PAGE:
Trade secrets misused - but the court refused to grant a preliminary injunction

On 4 January 2022, the Maritime and Commercial High Court ruled in another case regarding the misuse of trade secrets. The case concerned a former business partner's use of knowledge of and contact with customers.

The Danish energy company OK had requested a preliminary injunction against a former business partner, Søberg Energiservice, for a period of 18 months, “directly contacting for commercial purposes” 16,000 specific customers in order to sell or market gas furnace, oil furnace or heat pump services. OK relied on Section 3(1) of the Danish Marketing Practices Act and the Danish Trade Secrets Act, citing among other things that OK had seen a significant customer defection.

Up until 30 September 2021 Søberg had provided services to OK customers. As part of the service agreement, the parties had agreed on confidentiality:

“Any information, documents, etc., that [Søberg] learns about and/or takes possession of in connection with its work for [OK], [Søberg] and its staff shall keep confidential. Any information about the partnership and [OK's] other relations with the public/third parties through for instance the press, radio or TV shall only be provided by [OK]. The confidentiality obligation shall also apply after the possible termination of the partnership.”

The court established that when the parties have not agreed to any non-solicitation or non-competition clauses, the starting point is that there is free competition after the termination of the partnership also in relation to the about 16,000 customers to which that Søberg had provided services. However, the court did note that “this competition must be carried out in accordance with the limitations following from the rules on good marketing practices and the Trade Secrets Act.”

The court believed that it had been proved that Søberg 

  • had information about which technical facilities the individual customers had, and when these were to be serviced next, which indeed constituted trade secrets;
  • in relation to a number of customers had used these trade secrets without any authorisation to sell or try to sell their own services to said customers; and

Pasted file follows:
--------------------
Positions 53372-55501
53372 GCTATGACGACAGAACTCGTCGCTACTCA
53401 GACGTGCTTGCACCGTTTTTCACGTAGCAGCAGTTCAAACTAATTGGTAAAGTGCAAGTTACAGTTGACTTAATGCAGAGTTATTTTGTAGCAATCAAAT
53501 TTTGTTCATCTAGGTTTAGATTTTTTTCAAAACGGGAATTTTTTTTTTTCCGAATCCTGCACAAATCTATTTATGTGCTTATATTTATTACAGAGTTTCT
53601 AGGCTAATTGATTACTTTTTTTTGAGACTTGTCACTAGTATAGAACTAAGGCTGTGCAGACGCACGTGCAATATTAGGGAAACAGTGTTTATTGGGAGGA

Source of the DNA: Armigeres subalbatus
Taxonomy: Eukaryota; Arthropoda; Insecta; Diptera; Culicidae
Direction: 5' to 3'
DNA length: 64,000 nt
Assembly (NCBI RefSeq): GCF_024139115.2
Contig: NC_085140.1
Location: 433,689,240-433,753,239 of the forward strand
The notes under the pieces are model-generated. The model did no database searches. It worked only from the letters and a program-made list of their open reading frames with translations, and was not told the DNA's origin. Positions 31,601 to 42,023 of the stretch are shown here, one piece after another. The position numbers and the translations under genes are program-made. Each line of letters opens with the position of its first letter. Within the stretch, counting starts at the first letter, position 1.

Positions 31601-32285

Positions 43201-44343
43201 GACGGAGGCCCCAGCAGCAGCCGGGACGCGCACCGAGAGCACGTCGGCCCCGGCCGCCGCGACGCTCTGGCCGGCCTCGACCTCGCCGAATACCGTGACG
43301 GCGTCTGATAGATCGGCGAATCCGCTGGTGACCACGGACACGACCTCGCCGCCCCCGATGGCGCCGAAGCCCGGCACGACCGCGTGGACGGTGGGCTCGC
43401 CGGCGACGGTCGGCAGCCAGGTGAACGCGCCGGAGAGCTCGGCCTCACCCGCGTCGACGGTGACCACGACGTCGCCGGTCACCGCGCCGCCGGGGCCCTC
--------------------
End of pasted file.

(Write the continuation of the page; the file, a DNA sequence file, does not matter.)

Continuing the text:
• in several cases had acted contrary to good marketing practices, as Søberg had used its position as OK service partner, or former OK service partner, to disloyally sell its own services. 

However, the court also believed that it had not been rendered probable that these violations meant that Søberg had acted contrary to the Trade Secrets Act or the Marketing Practices Act in general, systematically or to a significant degree. According to the evidence, the case only concerned a number of individual violations compared to the requested injunction comprising about 16,000 customers. 

In addition to this, the court believed that OK’s claim about “directly” contracting customers for commercial purposes was too unspecific or too broad, as this claim could possibly comprise a letter addressed to individual households in a specific area where the operators knew there were no district heating installed. Accordingly, this claim would affect actions that were clearly legal. 

The court therefore found that the conditions for granting the requested injunction were not met.

Finally, the court noted that in regular civil proceedings OK could claim damages, remuneration or compensation for the violations in question of the Marketing Practices Act and the Trade Secrets Act. 

Even though the court did not grant the injunction, the court did not award any legal costs.

This decision shows that a standard confidentiality clause can be sufficient for an owner of trade secrets to prevent that these secrets are used by a business partner contrary to said clause. The decision also shows, however, that the owner must word an injunction claim very specifically and that the standard of proof in relation to the scope of the misuse seems quite high.

Read the decision (in Danish). The parties can appeal the decision.

The decision follows two other central decisions regarding trade secrets from 2020. You can read our insights on these decisions here and here. One of these cases was appealed, and the Eastern High Court will make a decision in the case on Friday 21 January 2022. 

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